Sanders’ Outreach Coordinator: Bernie 2020 Very Likely

Nick Brana, who was the national political outreach coordinator for Bernie Sanders’ 2016 campaign and I had an extensive conversation looking ahead to 2020. Brana and I talked about the new DNC rules passed over the weekend, but we also discussed Bernie in 2020 and his current standing with independent voters.

Listen to the full interview here.

The DNC passed new rules for 2020 that institute a party purity test for presidential candidates, bar superdelegates from voting on the first presidential nomination ballot at the convention, keep joint fundraising agreements, reduce caucuses, and keep lobbyists on the DNC.

Brana says voters longing for top-down reform are rightfully disappointed by what he calls the “crumbs” the party offered:

  • The joint fundraising agreement in 2016 allowed the Clinton campaign to take over the DNC and the party to launder money through Clinton’s campaign, an admission that former interim DNC Chair Donna Brazile revealed in a 2017 book;
  • Not reducing or eliminating the use of superdelegates still gives establishment-backed candidates an artificial and inflated lead in the media and search results before voters even have a chance to make their choice;
  • Putting the perception issue aside, the DNC could always force a second ballot at the convention if they wanted; and
  • The DNC didn’t back proposals that would open the primary voting process up so much as they are reducing the nomination selection process that a candidate with heavy grassroots support can do well in.

Bernie, however, praised the actions by the DNC, saying:

Brana disagrees with Sanders, but says the reason Bernie is making so many concessions to the Democratic Party is because he will likely run again in 2020, and he will do so once again as a Democrat.

“As a consequence of him deciding that he wants to run inside the Democratic Party, he simply will take anything the party will give him,” said Brana.

He further explained that Sanders is in a position where he wants the support of Democratic members of Congress, Democratic senators, governors, and other partisan elected officials. Sanders doesn’t want the party to repeat its actions against his campaign, and with a new rule that requires party purity — he needs support from party officials.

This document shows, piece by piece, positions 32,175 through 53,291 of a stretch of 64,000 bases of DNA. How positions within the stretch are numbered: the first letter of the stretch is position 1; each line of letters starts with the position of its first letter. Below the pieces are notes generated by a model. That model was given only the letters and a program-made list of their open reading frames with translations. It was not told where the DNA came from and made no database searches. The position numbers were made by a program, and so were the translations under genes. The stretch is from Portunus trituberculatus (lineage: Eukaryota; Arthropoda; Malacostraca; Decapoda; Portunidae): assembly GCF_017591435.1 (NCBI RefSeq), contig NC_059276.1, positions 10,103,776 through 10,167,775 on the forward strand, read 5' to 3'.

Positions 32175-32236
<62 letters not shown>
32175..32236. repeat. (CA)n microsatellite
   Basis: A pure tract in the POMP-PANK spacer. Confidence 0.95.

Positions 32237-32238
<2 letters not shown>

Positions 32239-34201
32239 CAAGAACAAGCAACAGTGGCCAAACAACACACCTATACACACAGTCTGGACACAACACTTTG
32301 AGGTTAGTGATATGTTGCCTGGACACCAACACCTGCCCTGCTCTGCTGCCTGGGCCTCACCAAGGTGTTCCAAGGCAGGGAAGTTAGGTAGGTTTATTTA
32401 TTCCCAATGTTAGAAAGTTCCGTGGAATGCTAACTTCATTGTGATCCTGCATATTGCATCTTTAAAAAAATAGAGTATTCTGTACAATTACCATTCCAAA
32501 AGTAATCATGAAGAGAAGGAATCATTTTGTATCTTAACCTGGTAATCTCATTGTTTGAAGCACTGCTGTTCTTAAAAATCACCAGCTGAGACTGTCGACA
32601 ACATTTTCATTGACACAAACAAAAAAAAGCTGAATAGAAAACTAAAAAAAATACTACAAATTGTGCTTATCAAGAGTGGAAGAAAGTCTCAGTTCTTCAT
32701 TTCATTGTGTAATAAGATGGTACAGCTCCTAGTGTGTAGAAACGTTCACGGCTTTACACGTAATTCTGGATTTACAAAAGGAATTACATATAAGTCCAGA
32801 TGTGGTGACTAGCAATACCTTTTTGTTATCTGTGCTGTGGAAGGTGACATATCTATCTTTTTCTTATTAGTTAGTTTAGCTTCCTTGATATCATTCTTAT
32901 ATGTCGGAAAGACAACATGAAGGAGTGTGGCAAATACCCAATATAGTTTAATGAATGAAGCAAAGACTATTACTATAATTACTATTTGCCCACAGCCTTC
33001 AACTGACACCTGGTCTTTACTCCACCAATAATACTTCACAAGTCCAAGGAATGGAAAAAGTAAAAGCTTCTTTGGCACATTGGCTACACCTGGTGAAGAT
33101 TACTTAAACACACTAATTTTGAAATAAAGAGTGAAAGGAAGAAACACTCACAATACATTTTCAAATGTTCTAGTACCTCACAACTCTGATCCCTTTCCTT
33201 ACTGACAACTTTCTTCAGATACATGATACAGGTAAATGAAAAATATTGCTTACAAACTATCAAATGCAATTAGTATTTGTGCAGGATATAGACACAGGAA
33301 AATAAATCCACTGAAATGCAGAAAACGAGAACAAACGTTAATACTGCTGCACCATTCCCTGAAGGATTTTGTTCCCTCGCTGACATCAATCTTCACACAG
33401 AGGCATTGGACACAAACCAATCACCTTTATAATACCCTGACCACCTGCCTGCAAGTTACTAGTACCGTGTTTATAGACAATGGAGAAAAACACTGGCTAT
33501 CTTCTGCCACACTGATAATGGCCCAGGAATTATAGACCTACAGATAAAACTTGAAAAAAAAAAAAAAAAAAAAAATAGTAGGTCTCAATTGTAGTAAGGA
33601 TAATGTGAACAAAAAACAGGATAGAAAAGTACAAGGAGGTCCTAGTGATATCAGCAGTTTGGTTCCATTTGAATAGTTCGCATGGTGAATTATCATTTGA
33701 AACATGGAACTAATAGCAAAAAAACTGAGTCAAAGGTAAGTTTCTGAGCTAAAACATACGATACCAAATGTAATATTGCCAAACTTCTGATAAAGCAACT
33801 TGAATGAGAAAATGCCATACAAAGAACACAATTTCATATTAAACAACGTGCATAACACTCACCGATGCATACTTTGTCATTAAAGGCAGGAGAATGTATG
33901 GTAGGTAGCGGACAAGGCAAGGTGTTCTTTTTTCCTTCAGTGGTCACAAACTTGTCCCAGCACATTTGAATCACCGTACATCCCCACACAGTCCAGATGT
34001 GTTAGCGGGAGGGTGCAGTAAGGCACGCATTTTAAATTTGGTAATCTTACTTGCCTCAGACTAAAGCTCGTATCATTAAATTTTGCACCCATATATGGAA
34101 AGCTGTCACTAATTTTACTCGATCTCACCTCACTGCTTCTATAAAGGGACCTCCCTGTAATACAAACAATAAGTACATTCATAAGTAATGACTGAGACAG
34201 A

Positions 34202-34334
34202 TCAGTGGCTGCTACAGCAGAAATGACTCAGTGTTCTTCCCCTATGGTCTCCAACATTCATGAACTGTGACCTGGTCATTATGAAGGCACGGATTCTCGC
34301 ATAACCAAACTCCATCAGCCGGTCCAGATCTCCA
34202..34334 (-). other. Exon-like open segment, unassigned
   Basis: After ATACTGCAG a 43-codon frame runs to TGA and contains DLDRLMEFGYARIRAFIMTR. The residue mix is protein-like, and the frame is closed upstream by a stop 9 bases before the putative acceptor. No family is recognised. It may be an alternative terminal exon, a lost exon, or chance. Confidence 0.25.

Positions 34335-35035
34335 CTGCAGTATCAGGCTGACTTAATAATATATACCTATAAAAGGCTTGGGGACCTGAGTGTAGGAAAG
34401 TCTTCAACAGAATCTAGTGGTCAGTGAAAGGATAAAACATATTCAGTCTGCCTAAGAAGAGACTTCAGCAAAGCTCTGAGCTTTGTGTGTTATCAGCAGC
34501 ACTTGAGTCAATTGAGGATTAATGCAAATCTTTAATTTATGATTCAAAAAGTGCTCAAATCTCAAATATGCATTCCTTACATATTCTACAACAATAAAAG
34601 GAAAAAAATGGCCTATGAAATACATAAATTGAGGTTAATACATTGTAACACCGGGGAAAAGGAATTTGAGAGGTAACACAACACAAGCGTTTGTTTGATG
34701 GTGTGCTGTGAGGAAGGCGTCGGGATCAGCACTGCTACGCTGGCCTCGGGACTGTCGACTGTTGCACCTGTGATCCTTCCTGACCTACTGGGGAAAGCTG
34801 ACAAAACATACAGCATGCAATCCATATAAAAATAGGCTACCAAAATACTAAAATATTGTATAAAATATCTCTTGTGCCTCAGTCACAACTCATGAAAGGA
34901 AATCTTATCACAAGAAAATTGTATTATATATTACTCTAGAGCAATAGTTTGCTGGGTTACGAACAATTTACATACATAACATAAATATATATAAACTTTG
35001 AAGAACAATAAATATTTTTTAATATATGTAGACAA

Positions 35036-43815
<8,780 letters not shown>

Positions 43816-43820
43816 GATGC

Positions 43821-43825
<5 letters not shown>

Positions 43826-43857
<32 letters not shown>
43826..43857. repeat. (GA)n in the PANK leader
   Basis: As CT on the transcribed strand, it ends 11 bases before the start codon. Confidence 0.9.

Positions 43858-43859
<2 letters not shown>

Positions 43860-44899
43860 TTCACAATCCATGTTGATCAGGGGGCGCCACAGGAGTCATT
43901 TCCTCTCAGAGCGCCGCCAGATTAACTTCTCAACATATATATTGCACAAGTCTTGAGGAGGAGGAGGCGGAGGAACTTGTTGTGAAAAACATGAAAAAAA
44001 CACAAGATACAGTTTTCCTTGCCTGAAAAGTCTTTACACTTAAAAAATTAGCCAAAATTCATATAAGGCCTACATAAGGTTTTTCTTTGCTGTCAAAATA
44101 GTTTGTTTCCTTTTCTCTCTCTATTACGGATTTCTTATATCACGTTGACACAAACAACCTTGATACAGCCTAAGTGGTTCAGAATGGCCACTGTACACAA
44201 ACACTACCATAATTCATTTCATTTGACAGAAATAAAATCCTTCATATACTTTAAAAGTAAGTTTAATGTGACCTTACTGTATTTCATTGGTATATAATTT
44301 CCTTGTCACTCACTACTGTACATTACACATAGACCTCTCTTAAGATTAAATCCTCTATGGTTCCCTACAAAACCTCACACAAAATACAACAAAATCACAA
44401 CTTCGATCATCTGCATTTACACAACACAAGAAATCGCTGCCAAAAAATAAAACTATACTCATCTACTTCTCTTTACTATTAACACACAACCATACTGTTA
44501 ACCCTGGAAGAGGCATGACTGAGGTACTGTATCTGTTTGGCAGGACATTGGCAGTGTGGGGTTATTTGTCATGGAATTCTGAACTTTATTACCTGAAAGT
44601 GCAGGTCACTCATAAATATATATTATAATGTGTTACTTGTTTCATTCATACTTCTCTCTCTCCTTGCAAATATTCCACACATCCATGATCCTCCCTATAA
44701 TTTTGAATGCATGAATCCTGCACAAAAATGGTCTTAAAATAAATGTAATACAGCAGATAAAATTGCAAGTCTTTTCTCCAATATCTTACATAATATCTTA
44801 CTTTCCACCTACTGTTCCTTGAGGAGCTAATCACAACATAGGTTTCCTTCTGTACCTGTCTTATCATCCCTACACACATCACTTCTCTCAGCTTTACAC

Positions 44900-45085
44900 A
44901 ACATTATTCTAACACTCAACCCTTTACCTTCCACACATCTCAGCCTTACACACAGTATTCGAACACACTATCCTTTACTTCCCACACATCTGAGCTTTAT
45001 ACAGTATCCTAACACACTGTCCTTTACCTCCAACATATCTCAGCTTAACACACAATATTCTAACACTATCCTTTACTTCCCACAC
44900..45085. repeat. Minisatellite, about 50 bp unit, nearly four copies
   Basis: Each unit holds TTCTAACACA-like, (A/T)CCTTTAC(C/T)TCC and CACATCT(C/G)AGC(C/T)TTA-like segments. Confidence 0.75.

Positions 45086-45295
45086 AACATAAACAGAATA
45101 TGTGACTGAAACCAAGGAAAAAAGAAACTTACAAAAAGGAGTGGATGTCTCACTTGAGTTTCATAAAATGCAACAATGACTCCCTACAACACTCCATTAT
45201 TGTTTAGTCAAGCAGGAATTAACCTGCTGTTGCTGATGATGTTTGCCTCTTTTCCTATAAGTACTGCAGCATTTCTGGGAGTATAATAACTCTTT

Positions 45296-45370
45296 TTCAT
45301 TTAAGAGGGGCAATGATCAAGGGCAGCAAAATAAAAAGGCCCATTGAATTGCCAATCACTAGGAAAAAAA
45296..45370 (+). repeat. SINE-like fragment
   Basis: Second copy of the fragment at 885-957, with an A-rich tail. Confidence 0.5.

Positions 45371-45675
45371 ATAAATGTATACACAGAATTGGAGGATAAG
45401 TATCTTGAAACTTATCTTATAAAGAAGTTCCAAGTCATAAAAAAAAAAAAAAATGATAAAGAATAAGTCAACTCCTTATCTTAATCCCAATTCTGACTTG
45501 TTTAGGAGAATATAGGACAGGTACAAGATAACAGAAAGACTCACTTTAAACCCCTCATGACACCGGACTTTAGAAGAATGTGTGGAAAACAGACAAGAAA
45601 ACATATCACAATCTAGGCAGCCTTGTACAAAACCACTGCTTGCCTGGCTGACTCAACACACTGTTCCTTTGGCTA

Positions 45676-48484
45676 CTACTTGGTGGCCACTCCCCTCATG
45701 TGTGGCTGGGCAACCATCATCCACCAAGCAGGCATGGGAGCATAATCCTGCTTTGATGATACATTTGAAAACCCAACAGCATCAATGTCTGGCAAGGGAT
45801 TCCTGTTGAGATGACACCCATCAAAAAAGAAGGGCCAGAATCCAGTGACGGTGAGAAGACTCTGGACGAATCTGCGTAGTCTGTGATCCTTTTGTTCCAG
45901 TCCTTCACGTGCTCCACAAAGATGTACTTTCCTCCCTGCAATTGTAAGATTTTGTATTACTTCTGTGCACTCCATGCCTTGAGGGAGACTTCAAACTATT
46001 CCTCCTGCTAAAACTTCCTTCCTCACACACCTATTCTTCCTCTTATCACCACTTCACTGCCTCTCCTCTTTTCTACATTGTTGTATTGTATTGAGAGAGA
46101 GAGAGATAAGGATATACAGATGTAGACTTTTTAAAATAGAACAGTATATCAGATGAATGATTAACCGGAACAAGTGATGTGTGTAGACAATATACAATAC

“These are the dynamics that make the Democratic Party non-viable for progressives and working people to build legitimately in,” Brana added.

He says at the core of Sanders’ appeal in 2016 was his authenticity. It was his theory of change that challenged the establishment of both political parties. Sanders didn’t just have the support of progressives, and disenchanted Democrats, but independents who wanted someone who took on politics-as-usual in Washington.

Yet there are many voters who still feel betrayed after 2016. They feel betrayed by the parties. They feel betrayed by the system. They feel betrayed by a candidate who campaigned on broad systemic reforms, and now is in bed with the very establishment that actively worked to minimize his candidacy.

The question I asked Brana was: Is Bernie Sanders in danger of losing his independent credibility? Or at the very least, has it been damaged by not fighting the establishment more? Brana said:

“If his theory of change reverses, as I’m afraid it is, to the perspective that you win, not by just speaking the unvarnished truth to the people, but you win by getting those establishment senators and congressmen on your side — you win by having the party on your side — then I think Bernie will have given up what was at the core of his appeal… and it was that independence.”

Brana believes that the only way Bernie can preserve that now is to run as an independent — not to reverse his theory of change from speaking to the people to speaking to the establishment, and pleading with them to give him a fair shake. Brana says this will never happen.

“No establishment ever concedes its own demise to a revolution,” he remarked.

Be sure to check out the full interview with Nick Brana, and leave any comments, questions, or feedback you have. We want to hear from you.

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